Marlene Scrivani says she knew something was terribly wrong the minute she bit into a burger she grilled back in May. With tears in her eyes, she describes what the past month and a half have been like.
“It’s hard to speak, hard to swallow,” Scrivani says emotionally.
She said when she ate the burger if felt like a piece of glass pierced her tongue. A grill brush bristle ended up impaled in her tongue deep in the back of her mouth. It was found after a CT scan.
Nearly a month later, Marlene had her first surgery, then a second and a third.
“The first surgery, they manipulated by mouth and tongue for four hours so it has left me with ulcers and no feeling in my tongue,” Scrivani said. “Then the third surgery, he said he couldn’t get it out. He couldn’t get it out.”
Scrivani will now wait at least six weeks for the swelling to go down before the possibility of a fourth surgery. With people firing up their grills for the fourth of July, she wants people to know the dangers.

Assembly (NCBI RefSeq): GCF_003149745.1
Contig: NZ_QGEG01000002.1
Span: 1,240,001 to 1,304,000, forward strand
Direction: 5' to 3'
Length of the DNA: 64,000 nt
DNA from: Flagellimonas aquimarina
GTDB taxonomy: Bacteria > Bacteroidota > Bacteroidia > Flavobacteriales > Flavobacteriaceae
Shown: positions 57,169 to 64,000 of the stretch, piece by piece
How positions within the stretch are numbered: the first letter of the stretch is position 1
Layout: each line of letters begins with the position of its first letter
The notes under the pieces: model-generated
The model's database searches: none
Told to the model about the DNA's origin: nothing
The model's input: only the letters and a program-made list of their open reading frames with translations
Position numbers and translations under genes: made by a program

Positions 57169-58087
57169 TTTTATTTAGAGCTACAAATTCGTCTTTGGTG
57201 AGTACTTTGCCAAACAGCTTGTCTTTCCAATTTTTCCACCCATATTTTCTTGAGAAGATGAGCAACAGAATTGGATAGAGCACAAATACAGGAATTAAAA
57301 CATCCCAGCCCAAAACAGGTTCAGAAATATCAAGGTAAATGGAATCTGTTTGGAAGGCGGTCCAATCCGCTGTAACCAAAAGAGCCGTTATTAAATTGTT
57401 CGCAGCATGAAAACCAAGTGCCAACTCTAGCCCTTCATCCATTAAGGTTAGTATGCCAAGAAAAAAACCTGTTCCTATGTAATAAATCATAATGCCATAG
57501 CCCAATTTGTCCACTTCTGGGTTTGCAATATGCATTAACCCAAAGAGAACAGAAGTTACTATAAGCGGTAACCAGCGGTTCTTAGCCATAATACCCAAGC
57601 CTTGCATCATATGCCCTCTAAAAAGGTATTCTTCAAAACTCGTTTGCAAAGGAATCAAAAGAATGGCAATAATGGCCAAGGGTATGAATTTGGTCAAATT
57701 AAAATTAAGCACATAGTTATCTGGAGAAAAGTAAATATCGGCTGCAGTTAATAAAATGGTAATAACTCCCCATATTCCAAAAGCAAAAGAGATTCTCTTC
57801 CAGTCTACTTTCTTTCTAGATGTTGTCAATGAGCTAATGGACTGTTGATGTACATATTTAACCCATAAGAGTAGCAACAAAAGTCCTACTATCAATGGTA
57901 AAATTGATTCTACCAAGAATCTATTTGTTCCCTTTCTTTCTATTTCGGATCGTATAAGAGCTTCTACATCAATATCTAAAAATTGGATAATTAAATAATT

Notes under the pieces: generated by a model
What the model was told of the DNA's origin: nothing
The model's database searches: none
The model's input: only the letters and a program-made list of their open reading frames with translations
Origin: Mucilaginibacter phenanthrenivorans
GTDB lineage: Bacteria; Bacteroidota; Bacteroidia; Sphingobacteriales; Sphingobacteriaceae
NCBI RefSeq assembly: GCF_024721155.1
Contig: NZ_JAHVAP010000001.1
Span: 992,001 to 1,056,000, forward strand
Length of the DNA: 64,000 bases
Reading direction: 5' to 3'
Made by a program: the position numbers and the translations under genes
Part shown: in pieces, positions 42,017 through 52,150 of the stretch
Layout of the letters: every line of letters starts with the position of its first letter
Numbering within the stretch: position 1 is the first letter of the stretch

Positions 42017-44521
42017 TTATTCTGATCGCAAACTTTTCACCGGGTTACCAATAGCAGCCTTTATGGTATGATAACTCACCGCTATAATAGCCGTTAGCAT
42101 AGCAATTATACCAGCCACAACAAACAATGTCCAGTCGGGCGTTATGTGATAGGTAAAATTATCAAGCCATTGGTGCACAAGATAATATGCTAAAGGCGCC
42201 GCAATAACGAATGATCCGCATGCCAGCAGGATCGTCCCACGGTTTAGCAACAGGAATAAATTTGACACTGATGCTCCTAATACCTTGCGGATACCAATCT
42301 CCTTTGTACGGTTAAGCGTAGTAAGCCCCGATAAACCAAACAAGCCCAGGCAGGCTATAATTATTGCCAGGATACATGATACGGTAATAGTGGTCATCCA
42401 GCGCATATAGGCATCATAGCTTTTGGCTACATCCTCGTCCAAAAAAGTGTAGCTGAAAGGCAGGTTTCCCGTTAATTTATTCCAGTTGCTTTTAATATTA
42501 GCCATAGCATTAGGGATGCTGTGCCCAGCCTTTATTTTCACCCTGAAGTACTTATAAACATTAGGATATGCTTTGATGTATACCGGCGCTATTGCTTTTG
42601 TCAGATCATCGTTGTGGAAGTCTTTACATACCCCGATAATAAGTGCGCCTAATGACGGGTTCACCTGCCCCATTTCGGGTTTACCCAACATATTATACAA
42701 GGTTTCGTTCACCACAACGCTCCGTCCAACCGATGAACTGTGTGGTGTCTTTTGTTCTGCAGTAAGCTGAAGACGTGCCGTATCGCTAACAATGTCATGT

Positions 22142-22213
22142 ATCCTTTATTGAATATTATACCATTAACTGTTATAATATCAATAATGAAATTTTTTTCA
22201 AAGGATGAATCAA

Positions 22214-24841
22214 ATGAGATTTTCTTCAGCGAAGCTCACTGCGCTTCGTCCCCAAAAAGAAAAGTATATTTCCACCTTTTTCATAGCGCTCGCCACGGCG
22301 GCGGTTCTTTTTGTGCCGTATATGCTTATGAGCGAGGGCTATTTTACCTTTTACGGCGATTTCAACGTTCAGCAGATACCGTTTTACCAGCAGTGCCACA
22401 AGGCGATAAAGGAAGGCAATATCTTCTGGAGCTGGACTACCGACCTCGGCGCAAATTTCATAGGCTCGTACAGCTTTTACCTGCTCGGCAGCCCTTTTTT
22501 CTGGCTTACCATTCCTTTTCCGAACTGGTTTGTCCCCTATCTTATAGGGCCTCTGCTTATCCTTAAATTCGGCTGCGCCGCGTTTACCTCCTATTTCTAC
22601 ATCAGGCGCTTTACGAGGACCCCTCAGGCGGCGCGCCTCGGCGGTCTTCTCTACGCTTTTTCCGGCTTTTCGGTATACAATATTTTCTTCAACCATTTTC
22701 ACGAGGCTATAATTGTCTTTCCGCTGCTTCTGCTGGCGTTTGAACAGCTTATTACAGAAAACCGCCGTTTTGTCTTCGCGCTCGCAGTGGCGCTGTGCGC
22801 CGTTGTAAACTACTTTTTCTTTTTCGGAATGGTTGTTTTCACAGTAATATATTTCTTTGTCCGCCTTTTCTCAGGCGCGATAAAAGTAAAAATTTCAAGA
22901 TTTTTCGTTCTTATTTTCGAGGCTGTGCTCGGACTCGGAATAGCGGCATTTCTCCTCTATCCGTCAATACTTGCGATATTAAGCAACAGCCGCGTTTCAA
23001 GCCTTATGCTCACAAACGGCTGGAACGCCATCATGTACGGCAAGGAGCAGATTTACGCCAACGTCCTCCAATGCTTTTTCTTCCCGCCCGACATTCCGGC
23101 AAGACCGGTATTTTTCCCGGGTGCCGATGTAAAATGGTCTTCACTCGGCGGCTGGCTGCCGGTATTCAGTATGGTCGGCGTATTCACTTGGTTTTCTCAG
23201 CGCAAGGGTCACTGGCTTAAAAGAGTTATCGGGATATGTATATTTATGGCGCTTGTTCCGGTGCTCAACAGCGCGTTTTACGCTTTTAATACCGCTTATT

“I want them to be aware of the dangers of grill brushes,” Scrivani said. “It’s something you didn’t think of – I never thought about it.”
In 2015, a Wallingford woman, Cheryl Harrison, had to have a grill brush bristle removed from her intestine two days after eating a burger.
“The pain, it just hurt every time I moved,” Harrison said. “My stomach was extended, swelled, so it was at that point I went to the ER.”
Doctors recommend using a brillo pad, a stone or bristle-free brush or using a cloth and oil to clean the grill before you cook out.